Does the Reduction in the Corporate Tax Rate Mean I Should Convert My Business to a C Corp?

“Should I convert my business to a C corp?” We’re getting that question a lot, and, frankly, it used to be easier to answer. That’s because the passage of the Tax Cuts and Jobs Act (TCJA) changed the math.  Under the new tax reform legislation, the corporate tax rate dropped from 35% to 21%, a full 14 points. At the same time, the top individual rate lowered just 2.6 points, from 39.6% to 37%. That’s a huge spread between corporate and individual tax rates that apply to pass-throughs and S corps. It’s no wonder people are wondering if now is the time to convert to C corp status.

What’s the answer? As always with taxes, it just depends.

First, know that it can be expensive. Accountants’ and attorneys’ time cost money. Ask yourself: “Will my tax savings be substantial enough to pay for my advisors’ time?”

Second, know that this is a long-term decision. You cannot easily flip-flop your entity status. Partnerships that make the switch effectively make a permanent decision and S corps that make the switch are precluded from reverting back for five years, at which point they are faced an additional 5-year period where they could face additional taxes for built-in gains on re-conversion. Instead of basing your decision on current tax rates, which could change at some point in the future, consider things like your exit strategy (how your tax entity status could affect issues like tax basis in the shares, sales price premium from the ability to sell assets, the small business stock exclusion, etc.), your business succession plan (how you’ll transfer ownership and yield the most tax savings), your after-tax liquidity needs, your ability to make new capital investments, the effect on equity compensation programs, the impact on new growth opportunities and your ability to generate a meaningful return on the tax savings you’ll see from converting, among other key questions about the future. Ask yourself: “Does converting align with my long-term strategy?”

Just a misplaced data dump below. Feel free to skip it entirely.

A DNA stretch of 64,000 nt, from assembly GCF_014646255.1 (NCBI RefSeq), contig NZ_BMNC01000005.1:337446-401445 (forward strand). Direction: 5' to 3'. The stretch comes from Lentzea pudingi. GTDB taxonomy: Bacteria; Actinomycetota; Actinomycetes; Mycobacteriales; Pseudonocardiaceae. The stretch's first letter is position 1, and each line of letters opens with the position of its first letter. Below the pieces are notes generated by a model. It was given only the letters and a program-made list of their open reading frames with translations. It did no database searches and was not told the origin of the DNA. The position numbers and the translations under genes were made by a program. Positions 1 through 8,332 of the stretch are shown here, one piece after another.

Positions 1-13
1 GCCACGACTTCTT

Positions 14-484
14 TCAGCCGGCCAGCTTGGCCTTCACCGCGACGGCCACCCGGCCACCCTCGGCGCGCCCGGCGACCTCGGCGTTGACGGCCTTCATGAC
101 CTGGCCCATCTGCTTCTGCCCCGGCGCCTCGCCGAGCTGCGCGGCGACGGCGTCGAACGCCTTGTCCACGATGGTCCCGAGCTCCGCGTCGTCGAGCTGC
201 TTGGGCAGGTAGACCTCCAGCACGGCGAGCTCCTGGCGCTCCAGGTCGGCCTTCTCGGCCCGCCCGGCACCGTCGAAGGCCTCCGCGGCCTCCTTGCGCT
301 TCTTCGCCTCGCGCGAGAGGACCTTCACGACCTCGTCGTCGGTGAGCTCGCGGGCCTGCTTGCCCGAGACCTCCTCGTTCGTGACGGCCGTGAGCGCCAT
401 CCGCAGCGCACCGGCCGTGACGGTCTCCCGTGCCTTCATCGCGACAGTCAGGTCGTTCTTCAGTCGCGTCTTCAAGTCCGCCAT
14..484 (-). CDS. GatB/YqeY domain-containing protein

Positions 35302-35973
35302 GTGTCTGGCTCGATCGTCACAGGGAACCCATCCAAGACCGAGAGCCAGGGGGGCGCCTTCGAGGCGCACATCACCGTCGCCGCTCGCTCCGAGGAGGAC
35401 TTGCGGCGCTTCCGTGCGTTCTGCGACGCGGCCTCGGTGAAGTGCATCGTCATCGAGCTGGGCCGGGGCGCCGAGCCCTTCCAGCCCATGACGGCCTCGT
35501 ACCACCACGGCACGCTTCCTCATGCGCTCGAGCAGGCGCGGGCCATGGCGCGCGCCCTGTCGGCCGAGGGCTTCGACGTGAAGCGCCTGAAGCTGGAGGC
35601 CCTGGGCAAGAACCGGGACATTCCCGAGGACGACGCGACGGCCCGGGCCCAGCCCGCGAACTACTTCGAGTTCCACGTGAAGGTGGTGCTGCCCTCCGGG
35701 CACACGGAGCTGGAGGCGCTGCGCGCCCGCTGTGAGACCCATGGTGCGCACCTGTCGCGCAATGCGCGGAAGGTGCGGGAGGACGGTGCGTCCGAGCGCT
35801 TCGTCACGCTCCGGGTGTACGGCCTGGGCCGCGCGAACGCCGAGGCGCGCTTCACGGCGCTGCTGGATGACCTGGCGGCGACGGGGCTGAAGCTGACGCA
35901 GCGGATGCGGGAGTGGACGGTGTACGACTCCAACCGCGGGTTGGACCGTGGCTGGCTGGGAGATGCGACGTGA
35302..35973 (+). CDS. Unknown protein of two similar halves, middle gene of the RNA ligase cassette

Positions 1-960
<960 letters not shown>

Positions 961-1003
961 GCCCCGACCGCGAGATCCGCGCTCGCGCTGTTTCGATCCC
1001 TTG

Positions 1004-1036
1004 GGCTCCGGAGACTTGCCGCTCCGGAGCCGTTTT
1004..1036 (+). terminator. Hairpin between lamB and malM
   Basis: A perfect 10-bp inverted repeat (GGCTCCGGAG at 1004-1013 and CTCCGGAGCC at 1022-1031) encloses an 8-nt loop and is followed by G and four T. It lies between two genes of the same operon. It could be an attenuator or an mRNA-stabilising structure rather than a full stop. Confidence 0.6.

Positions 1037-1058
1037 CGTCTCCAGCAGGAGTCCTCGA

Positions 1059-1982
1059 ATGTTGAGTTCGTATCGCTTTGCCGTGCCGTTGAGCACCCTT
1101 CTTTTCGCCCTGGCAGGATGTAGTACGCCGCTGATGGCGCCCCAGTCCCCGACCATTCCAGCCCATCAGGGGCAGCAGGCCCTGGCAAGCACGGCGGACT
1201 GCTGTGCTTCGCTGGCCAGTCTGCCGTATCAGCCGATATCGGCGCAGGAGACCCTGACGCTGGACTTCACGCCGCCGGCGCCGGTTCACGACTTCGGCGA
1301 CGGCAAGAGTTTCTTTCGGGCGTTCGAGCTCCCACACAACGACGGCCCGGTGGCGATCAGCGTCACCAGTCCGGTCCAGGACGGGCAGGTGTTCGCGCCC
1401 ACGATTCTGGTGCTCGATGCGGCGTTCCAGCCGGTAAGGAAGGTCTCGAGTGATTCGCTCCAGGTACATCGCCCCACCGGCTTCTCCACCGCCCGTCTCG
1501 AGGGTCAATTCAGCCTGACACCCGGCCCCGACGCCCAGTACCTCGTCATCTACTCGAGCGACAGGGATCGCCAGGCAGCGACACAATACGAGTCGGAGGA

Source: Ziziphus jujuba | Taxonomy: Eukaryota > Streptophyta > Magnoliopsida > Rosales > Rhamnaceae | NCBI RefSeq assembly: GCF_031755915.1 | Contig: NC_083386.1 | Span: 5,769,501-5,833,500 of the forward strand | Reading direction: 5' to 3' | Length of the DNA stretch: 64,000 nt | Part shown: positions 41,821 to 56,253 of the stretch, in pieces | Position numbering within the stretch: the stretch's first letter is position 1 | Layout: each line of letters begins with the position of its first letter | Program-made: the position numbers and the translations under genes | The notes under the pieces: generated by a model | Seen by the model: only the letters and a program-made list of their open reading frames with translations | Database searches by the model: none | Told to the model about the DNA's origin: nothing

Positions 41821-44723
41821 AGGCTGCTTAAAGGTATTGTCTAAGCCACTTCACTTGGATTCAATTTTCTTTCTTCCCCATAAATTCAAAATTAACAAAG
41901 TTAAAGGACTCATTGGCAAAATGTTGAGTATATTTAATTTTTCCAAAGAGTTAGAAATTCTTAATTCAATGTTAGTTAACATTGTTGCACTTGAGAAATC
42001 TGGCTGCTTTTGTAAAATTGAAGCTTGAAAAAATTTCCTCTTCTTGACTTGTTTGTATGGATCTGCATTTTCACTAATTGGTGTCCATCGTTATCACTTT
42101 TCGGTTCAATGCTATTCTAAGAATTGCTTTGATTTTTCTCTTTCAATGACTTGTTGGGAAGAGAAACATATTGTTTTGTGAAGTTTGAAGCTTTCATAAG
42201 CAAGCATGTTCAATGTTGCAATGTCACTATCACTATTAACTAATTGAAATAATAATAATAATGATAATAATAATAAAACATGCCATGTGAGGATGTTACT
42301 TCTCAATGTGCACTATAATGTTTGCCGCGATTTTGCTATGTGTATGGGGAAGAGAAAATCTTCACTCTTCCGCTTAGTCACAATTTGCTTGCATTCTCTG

Lastly, it can be time-consuming. Even if you are in a state that allows for “statuatory” (streamlined) conversions, the process of converting to a C corporation could be slowed by your need to file a set of articles of incorporation with the secretary of state’s office; your need to draft a series of corporate bylaws; the election of corporate officers and directors; your need to hold annual board meetings and issue stock certificates; and so on. Ask yourself: “Are the savings worth the hassle?”

If, after answering those three basic questions, it’s looking like a good idea to proceed, we’ll help you answer even deeper questions like:

Will you pay out dividends?

C corporations face a layer of double taxation–once on the 21% corporate/preferential rate, and then the individual owner pays income tax on any dividends. The two levels of tax could make a corporate operation less advantageous than a partnership. If you don’t pay out dividends — maybe you’ll reinvest profits back into the business as part of a long-term strategy — then the C corp option may be right.

How will the new Section 199A deduction affect you?

The new Section 199A deduction, combined with other factors, could tip the scales in favor of remaining a pass-through, despite the reduction in the C corp tax rate. The TCJA creates a 20% deduction on income from certain pass-throughs. Assuming the full 199A deduction is available, the top rate for owners of a pass-through would be reduced from 37 to 29.6%. (Remember that the 199A deduction is only available to qualified trades or businesses, with many specific types of service businesses excluded unless income falls under certain thresholds, and is limited by the amount of wages or property invested in the business unless income falls under certain thresholds.)

How will state taxes affect your overall tax bill? The TCJA limits your ability to deduct state and local income taxes on your individual return but allows them to be deducted on corporate returns. How these taxes are calculated and paid differ between C corporations and pass-throughs though. Determining the overall tax impact of state and local taxes at both the corporate and individual level should play a key role in any decision concerning ownership status.

A thorough analysis of your unique situation and goals is the only way to make the decision to convert to a C corp. And, perhaps, we may find that breaking into two separate businesses makes sense (perhaps you do consulting work on the side which does not qualify for the pass-through deduction). Whatever your situation, we can help you make the right decisions to maneuver the new tax law and save you the most money. Don’t hesitate to reach out.

 

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